Similarly, the psychological effort has been stepped up. The country is covered with a radio net; emphasis is on programming for the rural areas, and our advisors are working to improve quality. Nearly all provinces have a daily or weekly newssheet. The clear-and-hold operations have special newspapers produced with our help and advice. A general amnesty plan is being hammered out, and Nhu believes that by the first of the year the trend toward a GVN victory will make the launching of such a plan a sign of strength rather than of weakness.

Training programs for provincial officials are under way. Every province now has a training plan, a training officer at the Deputy Province Chief level, and a training center. In Saigon a special program is operating to train strategic hamlet cadres. The emphasis in the training is on winning the support of the people against the VC.

In January, as a result of the Staley recommendations, the GVN undertook fiscal reforms which included a successful devaluation (which means that the aid dollar now generates 25% more piasters), and an overhaul of the tax system. Tax collection is better this year than last, but more can and should be done in this area.


Improved Cooperation with the U.S. The Taylor recommendation that de facto administrative changes be accomplished by persuasion at high levels, by cooperation with Diemʼs aides who want improved administration, and by a U.S. operating presence, has been largely effected. The job is not done, but it is being done rather well. Our people have shown remarkable ability to deal with the Vietnamese, to advise and assist effectively at every level from the hamlet to the Presidency, to meet and defeat the Viet Cong on their own ground and on their own terms.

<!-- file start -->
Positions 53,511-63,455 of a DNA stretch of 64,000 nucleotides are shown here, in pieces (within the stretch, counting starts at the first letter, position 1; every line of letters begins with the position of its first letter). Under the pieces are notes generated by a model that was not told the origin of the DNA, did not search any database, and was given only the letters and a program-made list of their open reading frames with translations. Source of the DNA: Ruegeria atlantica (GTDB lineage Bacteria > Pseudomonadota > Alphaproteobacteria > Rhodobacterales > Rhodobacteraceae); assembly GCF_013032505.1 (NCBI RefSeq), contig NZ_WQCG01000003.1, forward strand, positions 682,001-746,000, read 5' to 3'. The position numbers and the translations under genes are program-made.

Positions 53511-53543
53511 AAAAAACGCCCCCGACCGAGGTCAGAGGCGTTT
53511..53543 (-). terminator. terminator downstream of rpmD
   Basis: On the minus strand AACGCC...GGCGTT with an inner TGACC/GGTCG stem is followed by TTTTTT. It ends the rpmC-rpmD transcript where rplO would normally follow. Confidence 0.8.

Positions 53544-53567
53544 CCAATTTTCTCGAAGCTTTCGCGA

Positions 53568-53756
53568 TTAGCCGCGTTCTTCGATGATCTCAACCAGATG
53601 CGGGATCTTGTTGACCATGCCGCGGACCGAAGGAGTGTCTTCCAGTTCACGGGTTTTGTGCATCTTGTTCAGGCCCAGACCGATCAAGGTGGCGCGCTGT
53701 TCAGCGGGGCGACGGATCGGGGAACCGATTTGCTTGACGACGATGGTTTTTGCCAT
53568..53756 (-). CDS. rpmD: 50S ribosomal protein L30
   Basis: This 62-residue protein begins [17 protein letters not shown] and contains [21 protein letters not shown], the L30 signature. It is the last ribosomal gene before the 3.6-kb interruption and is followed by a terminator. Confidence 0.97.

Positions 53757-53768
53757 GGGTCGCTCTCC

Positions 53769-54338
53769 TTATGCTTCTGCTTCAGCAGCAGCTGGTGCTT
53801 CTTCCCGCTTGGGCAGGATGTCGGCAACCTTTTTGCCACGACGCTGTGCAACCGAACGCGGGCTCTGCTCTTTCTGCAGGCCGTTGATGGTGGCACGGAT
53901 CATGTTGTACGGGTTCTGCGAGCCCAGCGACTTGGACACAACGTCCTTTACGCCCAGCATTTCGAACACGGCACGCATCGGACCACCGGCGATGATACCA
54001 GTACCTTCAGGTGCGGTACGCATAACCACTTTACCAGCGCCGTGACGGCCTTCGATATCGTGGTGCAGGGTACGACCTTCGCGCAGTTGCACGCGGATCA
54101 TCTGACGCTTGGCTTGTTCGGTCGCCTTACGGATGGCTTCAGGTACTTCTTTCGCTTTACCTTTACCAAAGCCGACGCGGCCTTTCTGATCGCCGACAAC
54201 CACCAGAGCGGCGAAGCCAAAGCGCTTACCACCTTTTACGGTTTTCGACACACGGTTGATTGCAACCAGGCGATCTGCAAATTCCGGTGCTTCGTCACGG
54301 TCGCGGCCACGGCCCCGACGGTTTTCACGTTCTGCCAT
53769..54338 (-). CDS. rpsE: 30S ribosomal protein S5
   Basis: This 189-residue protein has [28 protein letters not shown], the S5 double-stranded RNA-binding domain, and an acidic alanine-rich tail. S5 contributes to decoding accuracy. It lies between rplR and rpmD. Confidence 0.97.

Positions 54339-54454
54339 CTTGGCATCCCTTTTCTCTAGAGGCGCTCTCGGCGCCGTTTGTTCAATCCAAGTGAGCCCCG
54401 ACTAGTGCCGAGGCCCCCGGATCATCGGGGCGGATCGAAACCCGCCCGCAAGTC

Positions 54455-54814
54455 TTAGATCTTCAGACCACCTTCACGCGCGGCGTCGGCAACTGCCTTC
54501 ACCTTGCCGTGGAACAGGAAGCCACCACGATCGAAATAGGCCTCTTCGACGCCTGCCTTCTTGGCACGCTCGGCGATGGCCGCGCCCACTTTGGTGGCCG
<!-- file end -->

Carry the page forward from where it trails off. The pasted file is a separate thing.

Specifically, the GVN is cooperating effectively with us on counterinsurgency planning: our Committee for Province Rehabilitation and the GVN Inter-Ministerial Strategic Hamlet Committee are working together closely. They jointly review and approve (or send back to the drawing boards) plans for clear-and-hold operations.

Counterinsurgency project agreements are signed directly with Province Chiefs, and disbursement of funds is approved by joint committees on the ground. Priorities on the strategic hamlet program have been worked out jointly—a major objective of recent U.S. negotiating efforts. We have military advisers working with every province chief now; Diem has expressed great satisfaction with their relationship with his people and with the results. Our military participate in the planning of virtually all operations, and we have set up a joint U.S.-GVN operations center in Saigon.

On the fiscal side, we have the GVNʼs agreement to take part in the vital and sensitive business of drawing up their national budget for 1963. This is a concession we have long sought. On the information [Page 686] front, the GVN has agreed to the establishment of USIS field support posts in the provinces. Eleven have been set up and a total of 18 are planned.


Some Specific Results. Perhaps the most dramatic recent success in Viet-Nam is the mass exodus of nearly one-sixth of the Montagnard tribal population out of VC controlled areas. The Montagnards are seeking protection from VC exactions in some cases, simply fleeing a battlefield in others. But a significant proportion are willing and anxious to be trained, armed, and sent back into the hills. These trained and armed Montagnards are increasingly valuable in supplying intelligence on VC movements on Viet Namʼs long and exposed frontier.

The VC tried to increase their attacks under cover of the waning rainy season, but did not succeed. The dry season, which lasts until the end of May, will increase the effectiveness of the air monopoly which we enjoy in Viet-Nam.

Since July, GVN control over the rural population has increased by an estimated 2 per cent. The GVN now controls 49 per cent of the rural population, the VC about 9 per cent. Communications arteries have been reopened. Roads which formerly required an armed escort are now traveled freely. Night train service has been resumed.